New Delhi: Vijay Mallya-led Kingfisher Airlines is in talks with state-run oil marketing companies for transportation of aviation turbine fuel, which it intends to import, from ports to various airports.
Besides, the UB Group Chairman is also seeking government’s approval for direct purchase of the fuel from global oil majors.
The airline plans to buy the jet fuel directly from global oil companies and take delivery of the product at one of the key ports in the country.
In a letter to Petroleum Minister Murli Deora seeking permission to buy jet fuel directly from the international market, Mallya said: “We are also speaking to Indian oil companies to store and transport the product on our behalf from these ports to various airports where we routinely consume the product.”
These companies have also agreed to Into-plane service at the airports, he added.
Explaining the demand for allowing direct import of ATF, he said the Indian aviation industry is reporting significant losses largely due to the steep hike in oil prices and high tax imposed on the fuel by the various state governments.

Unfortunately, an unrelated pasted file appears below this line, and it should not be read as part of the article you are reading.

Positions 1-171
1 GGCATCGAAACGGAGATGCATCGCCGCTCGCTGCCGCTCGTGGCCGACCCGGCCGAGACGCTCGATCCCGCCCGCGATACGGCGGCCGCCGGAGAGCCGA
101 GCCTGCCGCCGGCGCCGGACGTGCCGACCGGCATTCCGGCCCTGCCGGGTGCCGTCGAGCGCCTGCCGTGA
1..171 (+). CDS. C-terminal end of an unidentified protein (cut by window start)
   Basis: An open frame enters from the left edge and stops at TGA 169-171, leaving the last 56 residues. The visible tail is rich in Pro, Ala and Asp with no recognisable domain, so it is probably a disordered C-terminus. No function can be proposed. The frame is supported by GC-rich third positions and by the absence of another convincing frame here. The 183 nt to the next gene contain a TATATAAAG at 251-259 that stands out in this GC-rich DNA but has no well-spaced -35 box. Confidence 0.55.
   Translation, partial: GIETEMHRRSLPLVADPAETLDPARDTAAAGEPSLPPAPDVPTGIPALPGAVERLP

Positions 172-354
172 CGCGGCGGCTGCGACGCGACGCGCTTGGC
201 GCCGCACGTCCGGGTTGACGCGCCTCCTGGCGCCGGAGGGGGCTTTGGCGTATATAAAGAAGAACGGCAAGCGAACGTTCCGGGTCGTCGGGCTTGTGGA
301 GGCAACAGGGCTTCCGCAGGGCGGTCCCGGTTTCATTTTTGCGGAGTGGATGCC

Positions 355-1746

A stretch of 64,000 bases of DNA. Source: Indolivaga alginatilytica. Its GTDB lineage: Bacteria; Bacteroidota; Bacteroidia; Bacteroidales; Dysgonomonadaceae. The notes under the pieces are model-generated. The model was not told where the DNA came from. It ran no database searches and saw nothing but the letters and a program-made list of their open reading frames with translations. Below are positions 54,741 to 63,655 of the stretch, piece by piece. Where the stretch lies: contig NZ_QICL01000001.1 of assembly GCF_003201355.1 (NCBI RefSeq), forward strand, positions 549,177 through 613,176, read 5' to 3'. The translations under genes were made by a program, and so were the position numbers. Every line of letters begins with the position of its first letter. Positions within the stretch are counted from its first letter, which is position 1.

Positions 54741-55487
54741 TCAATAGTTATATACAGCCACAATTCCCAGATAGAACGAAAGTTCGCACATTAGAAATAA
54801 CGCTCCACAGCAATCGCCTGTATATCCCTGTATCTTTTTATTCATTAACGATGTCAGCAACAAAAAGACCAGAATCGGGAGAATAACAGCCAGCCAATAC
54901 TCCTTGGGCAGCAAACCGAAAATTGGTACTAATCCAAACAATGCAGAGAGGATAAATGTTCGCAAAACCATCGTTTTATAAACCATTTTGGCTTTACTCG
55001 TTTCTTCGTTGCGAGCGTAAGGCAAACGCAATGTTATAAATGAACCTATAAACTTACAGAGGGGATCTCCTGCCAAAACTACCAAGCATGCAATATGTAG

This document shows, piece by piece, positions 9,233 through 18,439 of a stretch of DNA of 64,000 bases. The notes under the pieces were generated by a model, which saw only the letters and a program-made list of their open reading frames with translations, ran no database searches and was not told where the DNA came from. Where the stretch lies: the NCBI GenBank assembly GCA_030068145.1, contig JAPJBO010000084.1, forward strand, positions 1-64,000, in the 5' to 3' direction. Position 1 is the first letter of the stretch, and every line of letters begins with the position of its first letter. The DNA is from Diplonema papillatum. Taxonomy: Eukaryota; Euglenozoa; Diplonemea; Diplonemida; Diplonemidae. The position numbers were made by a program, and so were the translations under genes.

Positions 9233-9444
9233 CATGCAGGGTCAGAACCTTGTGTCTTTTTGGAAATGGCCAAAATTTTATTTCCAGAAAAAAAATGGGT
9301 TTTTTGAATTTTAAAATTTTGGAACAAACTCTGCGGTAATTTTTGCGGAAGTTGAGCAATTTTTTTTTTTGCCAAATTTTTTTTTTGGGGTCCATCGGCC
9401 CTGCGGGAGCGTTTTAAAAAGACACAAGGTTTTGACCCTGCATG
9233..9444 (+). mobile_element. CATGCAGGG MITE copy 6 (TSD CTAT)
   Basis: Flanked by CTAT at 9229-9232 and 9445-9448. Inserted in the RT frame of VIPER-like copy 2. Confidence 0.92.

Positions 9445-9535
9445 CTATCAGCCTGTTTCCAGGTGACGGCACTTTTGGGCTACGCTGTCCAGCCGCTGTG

“In this regard, we are actively exploring the possibility of directly importing ATF, which will obviate the need to pay any sales tax,” Mallya said in the letter.
Mallya said Kingfisher had submitted the proposal of importing the fuel to the Director General of Foreign Trade. The proposal was referred to the Petroleum Ministry.
“We seek your support for this proposal and request you to appropriately recommend to the Director General of Foreign Trade,” he said.
Mallya said importing ATF would help states in reviewing their position and ultimately rationalising the tax structure.
“I believe that this (the move) will help immensely the state governments reviewing their position and ultimately rationalising the taxation structure on ATF.” he said.
This will not only help the aviation industry in the country but equally benefit the petro-industry as a reduction in landed prices of ATF will only help increase the demand for the product, he added.
The Federation of Indian Airlines had recently approached the DGFT for a no-objection certificate for airlines to directly import jet fuel.
Currently, ATF in India costs about 60% more than global prices, due to imposition of tax at various levels. Jet fuel is subject to import duty as well as sales tax by states, which ranges between 4% and 35%.
ATF accounts for about 50% of the cost of operations for airlines in the country.